This paper presents an empirical comparison of the following approaches to estimate annual mileage budgets for multiple discrete-continuous extreme value (MDCEV) models of household vehicle ownership and utilization: (a) a log-linear regression approach to model observed total annual household vehicle miles traveled (AH-VMT), (b) a stochastic frontier regression approach to model latent annual vehicle mileage frontier, and (c) other approaches used in the literature to assume annual household vehicle mileage budgets. For the stochastic regression approach, MDCEV and multiple discrete-continuous heteroscedastic extreme value (MDCHEV) models were estimated and examined. When model predictions were compared with observed distributions of vehicle ownership and utilization in a validation data sample, the log-linear regression approach performed better than other approaches. However, policy simulations demonstrate that the log-linear regression approach does not allow for AH-VMT to increase or decrease as a result of changes in vehicle-specific attributes, such as changes in fuel economy. The stochastic frontier approach overcomes that limitation. Policy simulation results with the stochastic frontier approach suggest that increasing the fuel economy of a category of vehicles increases the ownership and use of those vehicles. But this does not necessarily translate into an equal decrease in the use of other household vehicles, confirming previous findings in the literature that improvements in fuel economy tend to induce additional travel. In view of policy responsiveness and prediction accuracy, using the stochastic frontier regression (for estimating mileage budgets) in conjunction with the MDCHEV model for discrete-continuous choice analysis of household vehicle ownership and utilization is recommended.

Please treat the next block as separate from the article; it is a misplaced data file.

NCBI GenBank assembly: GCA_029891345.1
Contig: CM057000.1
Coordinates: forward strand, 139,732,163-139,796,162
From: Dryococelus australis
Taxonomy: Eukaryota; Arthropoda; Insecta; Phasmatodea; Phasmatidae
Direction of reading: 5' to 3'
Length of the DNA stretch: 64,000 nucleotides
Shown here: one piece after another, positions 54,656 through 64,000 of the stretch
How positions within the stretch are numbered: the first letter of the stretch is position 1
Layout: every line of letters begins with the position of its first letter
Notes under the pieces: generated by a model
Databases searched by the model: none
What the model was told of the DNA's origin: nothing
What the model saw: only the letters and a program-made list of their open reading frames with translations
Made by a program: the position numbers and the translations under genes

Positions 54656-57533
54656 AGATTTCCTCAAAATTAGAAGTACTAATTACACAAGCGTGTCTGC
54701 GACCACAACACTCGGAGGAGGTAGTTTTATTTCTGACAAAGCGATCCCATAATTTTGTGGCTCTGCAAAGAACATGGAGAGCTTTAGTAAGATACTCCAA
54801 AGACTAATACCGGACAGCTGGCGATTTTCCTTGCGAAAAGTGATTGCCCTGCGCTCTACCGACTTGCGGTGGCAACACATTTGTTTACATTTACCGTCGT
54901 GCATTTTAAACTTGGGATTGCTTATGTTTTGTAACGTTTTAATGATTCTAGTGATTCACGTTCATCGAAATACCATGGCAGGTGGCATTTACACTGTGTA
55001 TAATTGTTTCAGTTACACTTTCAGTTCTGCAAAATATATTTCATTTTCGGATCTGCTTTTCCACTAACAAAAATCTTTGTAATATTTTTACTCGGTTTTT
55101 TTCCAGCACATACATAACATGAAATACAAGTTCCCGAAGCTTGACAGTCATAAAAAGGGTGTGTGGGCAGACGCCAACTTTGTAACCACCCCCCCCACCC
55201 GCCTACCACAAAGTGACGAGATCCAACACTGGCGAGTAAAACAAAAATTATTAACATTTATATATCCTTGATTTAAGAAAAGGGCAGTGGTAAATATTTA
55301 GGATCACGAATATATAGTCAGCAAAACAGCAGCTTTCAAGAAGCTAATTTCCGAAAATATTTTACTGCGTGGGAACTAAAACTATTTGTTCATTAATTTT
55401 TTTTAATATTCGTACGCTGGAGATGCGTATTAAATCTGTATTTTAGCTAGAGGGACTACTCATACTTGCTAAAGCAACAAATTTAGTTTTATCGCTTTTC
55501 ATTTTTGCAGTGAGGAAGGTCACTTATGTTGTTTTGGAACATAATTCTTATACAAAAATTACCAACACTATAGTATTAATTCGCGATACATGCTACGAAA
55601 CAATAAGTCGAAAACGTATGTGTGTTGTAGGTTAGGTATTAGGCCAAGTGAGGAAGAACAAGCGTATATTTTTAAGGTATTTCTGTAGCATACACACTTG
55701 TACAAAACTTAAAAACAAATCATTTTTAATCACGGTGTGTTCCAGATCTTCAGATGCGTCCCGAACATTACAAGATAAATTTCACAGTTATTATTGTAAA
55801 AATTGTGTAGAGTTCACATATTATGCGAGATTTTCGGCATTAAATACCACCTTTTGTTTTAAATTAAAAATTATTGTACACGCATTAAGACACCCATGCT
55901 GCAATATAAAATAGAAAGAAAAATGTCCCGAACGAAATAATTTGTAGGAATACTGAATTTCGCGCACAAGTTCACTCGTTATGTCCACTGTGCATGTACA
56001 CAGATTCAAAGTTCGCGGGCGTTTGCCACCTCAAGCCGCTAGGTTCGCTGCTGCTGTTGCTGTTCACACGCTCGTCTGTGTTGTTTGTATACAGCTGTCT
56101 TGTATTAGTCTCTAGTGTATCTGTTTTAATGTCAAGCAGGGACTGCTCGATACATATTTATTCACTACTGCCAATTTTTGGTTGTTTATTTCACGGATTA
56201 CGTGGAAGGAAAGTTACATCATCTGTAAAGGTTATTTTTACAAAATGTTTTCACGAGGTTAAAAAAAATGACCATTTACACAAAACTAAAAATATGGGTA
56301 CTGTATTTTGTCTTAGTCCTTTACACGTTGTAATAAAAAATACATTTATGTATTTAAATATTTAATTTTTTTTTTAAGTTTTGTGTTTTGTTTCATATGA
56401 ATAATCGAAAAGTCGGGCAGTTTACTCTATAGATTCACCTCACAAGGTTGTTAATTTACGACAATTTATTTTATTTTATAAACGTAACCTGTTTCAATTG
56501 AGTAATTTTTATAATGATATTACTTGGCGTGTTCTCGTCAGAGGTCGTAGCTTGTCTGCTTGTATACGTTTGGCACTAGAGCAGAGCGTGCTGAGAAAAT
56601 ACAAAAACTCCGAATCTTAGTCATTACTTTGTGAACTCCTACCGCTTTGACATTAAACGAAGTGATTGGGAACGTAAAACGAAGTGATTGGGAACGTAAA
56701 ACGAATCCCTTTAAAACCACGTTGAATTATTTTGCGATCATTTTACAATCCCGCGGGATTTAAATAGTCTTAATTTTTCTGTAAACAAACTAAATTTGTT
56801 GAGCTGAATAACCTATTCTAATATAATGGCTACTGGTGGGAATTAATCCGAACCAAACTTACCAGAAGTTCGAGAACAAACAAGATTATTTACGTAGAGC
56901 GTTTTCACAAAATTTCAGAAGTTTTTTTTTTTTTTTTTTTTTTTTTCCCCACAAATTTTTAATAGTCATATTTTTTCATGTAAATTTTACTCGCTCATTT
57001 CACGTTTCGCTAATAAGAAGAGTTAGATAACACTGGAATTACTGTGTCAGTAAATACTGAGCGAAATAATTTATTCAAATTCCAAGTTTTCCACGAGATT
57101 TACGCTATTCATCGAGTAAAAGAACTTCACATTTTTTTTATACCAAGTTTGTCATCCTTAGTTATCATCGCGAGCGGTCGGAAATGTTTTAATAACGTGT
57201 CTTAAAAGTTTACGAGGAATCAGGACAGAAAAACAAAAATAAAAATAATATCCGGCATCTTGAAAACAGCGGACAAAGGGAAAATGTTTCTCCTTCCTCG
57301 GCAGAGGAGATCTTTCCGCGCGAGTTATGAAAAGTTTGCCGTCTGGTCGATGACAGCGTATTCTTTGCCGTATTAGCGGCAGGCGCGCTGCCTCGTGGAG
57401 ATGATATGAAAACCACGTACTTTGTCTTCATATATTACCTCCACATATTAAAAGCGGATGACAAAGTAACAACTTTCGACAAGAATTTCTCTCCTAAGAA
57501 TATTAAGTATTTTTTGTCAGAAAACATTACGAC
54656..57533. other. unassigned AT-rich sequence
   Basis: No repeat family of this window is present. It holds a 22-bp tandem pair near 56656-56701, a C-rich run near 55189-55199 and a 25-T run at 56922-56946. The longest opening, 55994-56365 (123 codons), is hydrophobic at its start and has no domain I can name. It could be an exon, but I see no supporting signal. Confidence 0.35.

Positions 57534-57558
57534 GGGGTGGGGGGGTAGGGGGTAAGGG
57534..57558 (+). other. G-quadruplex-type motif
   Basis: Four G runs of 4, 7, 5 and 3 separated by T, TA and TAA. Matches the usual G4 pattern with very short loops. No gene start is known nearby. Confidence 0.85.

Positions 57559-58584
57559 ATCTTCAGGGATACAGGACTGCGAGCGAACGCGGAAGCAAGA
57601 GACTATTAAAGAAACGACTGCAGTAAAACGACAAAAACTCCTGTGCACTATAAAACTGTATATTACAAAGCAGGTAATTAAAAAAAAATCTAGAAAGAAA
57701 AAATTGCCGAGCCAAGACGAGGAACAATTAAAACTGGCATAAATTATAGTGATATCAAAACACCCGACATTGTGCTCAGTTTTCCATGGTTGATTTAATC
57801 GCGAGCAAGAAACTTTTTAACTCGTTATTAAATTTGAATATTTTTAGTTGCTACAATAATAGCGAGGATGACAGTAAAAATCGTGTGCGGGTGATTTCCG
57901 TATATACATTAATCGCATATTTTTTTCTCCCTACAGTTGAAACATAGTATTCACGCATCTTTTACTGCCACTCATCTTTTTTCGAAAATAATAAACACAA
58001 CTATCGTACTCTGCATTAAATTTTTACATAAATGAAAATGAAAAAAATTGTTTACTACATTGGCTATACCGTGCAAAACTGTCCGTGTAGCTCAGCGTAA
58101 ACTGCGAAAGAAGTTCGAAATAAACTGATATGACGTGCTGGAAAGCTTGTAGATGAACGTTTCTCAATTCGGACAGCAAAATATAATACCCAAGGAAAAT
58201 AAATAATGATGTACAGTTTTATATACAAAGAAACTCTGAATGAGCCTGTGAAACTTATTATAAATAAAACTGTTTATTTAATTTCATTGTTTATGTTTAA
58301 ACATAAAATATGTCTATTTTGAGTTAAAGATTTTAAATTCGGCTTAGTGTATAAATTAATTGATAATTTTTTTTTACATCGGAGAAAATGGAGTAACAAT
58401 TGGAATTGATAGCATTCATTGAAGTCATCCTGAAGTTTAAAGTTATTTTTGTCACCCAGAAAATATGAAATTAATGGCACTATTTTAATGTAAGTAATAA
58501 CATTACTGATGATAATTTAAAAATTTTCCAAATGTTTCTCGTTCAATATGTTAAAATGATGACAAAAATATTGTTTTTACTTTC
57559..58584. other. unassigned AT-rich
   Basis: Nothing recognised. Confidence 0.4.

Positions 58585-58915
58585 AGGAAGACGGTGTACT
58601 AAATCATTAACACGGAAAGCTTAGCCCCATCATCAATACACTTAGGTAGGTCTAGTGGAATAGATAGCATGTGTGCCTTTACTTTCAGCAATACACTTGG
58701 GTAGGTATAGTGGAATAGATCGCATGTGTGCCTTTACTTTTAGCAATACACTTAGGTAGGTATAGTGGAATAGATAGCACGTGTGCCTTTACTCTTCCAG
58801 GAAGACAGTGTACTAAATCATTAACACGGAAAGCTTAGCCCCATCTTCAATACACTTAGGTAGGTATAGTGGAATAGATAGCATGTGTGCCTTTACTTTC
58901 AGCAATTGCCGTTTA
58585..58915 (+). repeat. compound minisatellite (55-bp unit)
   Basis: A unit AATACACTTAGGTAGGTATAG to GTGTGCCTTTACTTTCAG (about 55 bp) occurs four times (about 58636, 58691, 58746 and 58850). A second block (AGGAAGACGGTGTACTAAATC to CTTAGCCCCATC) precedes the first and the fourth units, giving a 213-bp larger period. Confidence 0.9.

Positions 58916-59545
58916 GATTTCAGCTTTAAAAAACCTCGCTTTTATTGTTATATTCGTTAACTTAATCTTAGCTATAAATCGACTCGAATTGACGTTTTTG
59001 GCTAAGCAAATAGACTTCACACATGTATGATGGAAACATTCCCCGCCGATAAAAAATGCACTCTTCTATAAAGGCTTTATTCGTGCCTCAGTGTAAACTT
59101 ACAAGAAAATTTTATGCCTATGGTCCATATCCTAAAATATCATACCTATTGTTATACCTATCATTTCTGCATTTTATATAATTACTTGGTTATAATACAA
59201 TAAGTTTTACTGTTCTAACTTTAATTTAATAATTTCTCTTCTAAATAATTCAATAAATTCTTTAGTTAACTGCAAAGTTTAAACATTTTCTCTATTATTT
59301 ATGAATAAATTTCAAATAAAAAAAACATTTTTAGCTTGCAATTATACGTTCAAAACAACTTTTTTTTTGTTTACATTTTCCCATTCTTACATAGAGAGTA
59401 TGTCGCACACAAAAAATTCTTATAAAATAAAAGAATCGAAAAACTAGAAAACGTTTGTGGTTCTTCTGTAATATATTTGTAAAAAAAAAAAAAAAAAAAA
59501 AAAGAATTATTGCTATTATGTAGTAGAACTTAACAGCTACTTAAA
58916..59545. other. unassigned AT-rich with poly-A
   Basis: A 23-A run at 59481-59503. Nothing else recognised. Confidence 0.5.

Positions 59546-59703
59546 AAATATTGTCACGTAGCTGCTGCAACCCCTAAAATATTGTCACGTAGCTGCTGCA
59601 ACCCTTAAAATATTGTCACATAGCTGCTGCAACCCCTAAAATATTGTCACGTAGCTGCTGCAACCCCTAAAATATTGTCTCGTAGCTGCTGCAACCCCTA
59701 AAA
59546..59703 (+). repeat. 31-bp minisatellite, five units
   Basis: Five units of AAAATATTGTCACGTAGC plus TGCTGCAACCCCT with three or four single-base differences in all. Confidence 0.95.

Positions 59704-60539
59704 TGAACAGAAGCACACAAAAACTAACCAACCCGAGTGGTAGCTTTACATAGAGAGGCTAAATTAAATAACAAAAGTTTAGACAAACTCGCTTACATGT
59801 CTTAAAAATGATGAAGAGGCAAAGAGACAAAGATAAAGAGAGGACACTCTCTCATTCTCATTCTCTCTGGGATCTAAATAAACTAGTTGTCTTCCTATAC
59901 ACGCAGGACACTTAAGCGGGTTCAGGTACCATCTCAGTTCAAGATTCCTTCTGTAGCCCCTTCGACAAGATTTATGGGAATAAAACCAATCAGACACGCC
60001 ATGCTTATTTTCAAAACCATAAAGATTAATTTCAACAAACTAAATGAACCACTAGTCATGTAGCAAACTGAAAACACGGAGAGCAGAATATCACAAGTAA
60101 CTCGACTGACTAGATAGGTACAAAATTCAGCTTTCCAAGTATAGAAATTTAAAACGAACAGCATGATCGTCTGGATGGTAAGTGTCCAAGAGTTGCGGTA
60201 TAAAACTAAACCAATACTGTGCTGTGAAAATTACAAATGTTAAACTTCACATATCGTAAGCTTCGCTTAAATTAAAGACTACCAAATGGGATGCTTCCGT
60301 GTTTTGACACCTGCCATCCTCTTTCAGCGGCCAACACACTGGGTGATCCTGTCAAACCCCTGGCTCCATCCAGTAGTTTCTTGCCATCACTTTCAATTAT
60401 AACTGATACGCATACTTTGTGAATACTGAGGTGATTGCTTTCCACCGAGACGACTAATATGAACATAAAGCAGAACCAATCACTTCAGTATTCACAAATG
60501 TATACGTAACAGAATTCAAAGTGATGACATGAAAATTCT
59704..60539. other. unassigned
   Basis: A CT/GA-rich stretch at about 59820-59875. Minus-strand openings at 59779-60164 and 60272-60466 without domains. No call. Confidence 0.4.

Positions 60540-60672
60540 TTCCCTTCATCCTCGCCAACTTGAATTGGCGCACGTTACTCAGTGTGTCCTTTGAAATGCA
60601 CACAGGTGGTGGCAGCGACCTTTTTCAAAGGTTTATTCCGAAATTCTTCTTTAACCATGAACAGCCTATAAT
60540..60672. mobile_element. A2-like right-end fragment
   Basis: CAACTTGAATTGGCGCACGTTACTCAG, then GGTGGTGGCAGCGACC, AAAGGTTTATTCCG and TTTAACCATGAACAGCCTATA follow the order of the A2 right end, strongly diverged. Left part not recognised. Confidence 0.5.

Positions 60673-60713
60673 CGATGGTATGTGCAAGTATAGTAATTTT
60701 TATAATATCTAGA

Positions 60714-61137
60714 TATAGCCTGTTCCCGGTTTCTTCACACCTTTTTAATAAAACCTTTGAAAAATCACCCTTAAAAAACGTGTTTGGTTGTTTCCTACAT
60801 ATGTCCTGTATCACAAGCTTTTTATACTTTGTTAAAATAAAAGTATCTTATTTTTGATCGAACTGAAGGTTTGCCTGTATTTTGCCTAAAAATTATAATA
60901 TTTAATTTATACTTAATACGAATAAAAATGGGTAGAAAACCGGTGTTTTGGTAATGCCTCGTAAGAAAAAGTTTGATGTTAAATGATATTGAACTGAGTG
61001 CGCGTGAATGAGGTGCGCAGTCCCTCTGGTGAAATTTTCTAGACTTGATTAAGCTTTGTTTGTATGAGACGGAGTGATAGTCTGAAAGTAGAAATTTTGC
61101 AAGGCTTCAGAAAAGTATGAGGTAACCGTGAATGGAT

ASJC Scopus subject areas
- Civil and Structural Engineering
- Mechanical Engineering